Historical studies in the Comparative, English and American literature traditions are organized into sequences. (Please notify the instructor if you need a sequence course in order to moderate in the fall of 2012.)



LIT 204B Comparative Literature II

Marina van Zuylen

. T . Th .

3:10 -4:30 pm

OLIN 203


This course will span literary texts from the sixteenth to the late eighteenth century in France, Spain, Italy, and Germany.  It will examine Humanism's impact on the formation of selfhood; the crisis of authority in Spanish and French classical drama; the influence of Commedia del Arte on Italian theater; and idealist philosophy on the emergence of German Romanticism.  We will dwell on the invention of autobiography, Cartesian and anti-Cartesian body-mind duality, the waning conception of heroism, the Enlightenment and its enemies, and comedy's role in bringing the everyday to the center of the literary experience. Authors will include Montaigne, Castiglione, Molire, Madame de la Fayette, Goldoni, Sor Ins de la Cruz, Descartes, Rousseau, Schiller, and Goethe. This course counts as pre-1800 offering. Class size: 22



LIT 204C Comparative Literature III

Eric Trudel

M . W . .

3:10 -4:30 pm



This course examines the peculiar and perplexing Euro-American literary transformation loosely named Romanticism to Modernity. Reading selected texts by a limited number of authors very carefully, we will emphasize the relation between the self and others, as it happens in language: what is it to meet others in words? How do actions and obligations emerge and change out of encounters in language? How does what we think or know get linked with what we do, if it does? And how does language sustain or bear with non-human others: ideas, the dead, memories, and so on? Readings from Apollinaire, Balzac, Baudelaire, Chekhov, Dostoesky, Flaubert, Goethe, Gogol, Hoffmann, Hofmannsthal, James, Kafka, Lautramont, Mallarm, Novalis, Rilke, Schlegel, Schiller, Wilde and Woolf. Class size: 22



LIT 250 English Literature I

Marisa Libbon

. T . Th .

10:10 - 11:30 am

OLIN 107


An intensive course in Medieval and Renaissance English literature which emphasizes close readings in historical contexts, the development of a critical vocabulary and imagination, and the discovery of some of the classic works which make up English literature from Beowulf and Chaucer to the major Elizabethans. Among the topics we will explore are the construction of the author (from "Anonymous" to Shakespeare), the British "nation"(imagined and partly created by the literature), and the urban, rural, monastic, and theatrical levels of society which literature sought to represent. Authors include the Beowulf poet, the Gawain-poet, Chaucer, Sir Thomas More, Edmund Spenser, Sir Philip Sydney, Christopher Marlowe, Shakespeare, and Ben Jonson, among others. The course is for new and continuing literature majors who want to explore the range and depth of English literature while they fulfill program requirements. This course counts as pre-1800 offering. Class size: 18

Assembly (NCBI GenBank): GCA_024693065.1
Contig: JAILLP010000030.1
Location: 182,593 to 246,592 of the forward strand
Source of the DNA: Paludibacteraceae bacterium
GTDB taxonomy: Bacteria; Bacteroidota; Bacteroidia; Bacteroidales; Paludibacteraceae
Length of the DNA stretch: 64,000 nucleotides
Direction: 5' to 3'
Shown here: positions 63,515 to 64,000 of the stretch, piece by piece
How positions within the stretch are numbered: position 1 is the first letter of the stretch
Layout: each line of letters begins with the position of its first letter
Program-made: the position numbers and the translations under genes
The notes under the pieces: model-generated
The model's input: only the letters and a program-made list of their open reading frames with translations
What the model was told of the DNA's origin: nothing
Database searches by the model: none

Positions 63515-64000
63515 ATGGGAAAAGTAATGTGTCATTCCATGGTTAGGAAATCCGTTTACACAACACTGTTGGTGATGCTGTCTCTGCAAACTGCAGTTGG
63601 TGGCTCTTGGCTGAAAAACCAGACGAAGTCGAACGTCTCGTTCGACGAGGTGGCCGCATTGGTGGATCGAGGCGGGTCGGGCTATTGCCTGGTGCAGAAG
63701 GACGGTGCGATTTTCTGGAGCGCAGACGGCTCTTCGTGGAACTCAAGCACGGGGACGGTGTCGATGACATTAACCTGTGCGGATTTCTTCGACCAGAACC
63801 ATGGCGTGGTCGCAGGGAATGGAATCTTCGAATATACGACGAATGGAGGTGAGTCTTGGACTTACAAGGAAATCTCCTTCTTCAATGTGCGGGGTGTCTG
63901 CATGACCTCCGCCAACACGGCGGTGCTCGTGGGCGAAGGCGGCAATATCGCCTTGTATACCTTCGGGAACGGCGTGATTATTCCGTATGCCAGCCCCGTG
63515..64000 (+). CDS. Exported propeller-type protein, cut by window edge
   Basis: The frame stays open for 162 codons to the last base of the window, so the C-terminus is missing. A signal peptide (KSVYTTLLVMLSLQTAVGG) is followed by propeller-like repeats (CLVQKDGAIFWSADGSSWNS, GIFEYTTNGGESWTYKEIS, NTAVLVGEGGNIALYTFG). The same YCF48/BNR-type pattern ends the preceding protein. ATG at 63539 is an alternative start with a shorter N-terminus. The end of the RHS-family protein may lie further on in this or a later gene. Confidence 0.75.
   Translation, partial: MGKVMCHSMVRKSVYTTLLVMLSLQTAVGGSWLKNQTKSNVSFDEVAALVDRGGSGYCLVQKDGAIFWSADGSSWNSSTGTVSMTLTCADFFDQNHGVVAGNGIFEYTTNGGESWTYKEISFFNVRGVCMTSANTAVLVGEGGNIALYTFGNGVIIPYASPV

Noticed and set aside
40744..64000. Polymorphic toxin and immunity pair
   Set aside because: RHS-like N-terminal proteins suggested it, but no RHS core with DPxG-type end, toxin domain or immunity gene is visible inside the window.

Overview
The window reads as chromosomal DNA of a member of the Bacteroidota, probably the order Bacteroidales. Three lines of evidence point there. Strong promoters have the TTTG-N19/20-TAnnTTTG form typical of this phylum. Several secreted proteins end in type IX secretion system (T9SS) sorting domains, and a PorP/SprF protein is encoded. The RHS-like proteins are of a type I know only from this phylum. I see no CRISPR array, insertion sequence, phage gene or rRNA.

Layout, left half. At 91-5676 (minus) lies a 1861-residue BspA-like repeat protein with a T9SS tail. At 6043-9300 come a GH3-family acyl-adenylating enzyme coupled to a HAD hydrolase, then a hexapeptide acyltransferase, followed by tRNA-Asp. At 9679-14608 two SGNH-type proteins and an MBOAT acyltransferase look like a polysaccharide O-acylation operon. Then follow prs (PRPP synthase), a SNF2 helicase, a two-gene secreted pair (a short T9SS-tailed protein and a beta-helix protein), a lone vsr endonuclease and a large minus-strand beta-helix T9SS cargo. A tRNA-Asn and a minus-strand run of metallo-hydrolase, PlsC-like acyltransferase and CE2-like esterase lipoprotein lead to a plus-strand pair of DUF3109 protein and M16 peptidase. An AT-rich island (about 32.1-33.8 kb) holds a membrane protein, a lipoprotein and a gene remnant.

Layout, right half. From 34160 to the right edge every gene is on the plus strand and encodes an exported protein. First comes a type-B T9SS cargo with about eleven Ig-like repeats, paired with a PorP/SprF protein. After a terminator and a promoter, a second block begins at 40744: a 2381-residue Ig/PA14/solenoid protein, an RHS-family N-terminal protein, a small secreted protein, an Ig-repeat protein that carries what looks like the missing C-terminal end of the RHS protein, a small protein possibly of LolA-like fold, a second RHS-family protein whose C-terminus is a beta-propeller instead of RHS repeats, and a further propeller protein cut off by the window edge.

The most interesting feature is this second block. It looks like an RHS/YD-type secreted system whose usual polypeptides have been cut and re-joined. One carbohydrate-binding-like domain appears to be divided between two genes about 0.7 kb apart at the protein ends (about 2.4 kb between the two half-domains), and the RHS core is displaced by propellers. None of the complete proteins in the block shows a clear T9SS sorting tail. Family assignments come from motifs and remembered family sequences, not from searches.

LIT 252 English Literature III

Cole Heinowitz

. T . Th .

3:10 -4:30 pm



Cross-listed: Victorian Studies This course explores developments in British literature from the late eighteenth century to the twentieth centurya period marked by the effects of the French and American Revolutions, rapid industrialization, the rise and decline of empire, two world wars, the development of regional identities within Britain, and growing uncertainty about the meaning of "Britishness" in a global context. Beginning with the "Romantics" and ending with avant garde English poetry of the 1970s and 1980s, we will discuss such issues as the construction of tradition, the imagining of Britain, conservatism versus radicalism, the empire, and the usefulness (or not) of periodization. The centerpiece of the course is close readingof poetry, prose, essays, and plays. There will also be a strong emphasis on the historical and social contexts of the works we are reading, and on the specific ways in which historical forces and social changes shape and are at times shaped by the formal features of literary texts. Class size: 22



LIT 258 American Literature II

Matthew Mutter

. T . Th .

3:10 4:30 pm

OLIN 301


Crosslisted: American Studies This course explores the major American writers of the mid-nineteenth century and seeks to sharpen student capacities for close reading and historical contextualization. Careful attention to important texts will open onto considerations of a variety of topics: the legacy of Puritanism, the politics of westward expansion and the figurations of wilderness, the slavery crisis, American transformations of Romanticism, and democratic poetics. Writers include Emerson, Fuller, Thoreau, Whitman, Douglass, Melville, Hawthorne, Poe, and Dickinson. Class size: 18



LIT 259 American Literature III

Elizabeth Frank

. . W . .

. . . Th .

3:10 -4:30 pm

1:30 -2:50 pm

ASP 302

ASP 302


Cross-listed: American Studies In this course we will track the development of American literature between 1865 and 1930 by working out the relationship between a series of literary movementsrealism, regionalism, naturalism, and modernismand a series of epochal historical events: among them, Reconstruction, Jim Crow, the rise of the corporation, the Indian Wars, imperialism, the New Woman, new technologies, the birth of modern consumerism, the trauma of World War I, anxiety over immigration, and the various hedonisms of the so-called Jazz Age. While writing (and rewriting) this macro-narrative with our left hands, we will be writing a micro-narrative with our right hands, in which we attend not to vast social panoramas but to the moment-to-moment unfolding of each writers art. Authors include Twain, Crane, James, Chopin, Chesnutt, Wharton, Cather, Hemingway, Fitzgerald, Frost, Williams, Stevens, Millay, and Faulkner. Class size: 20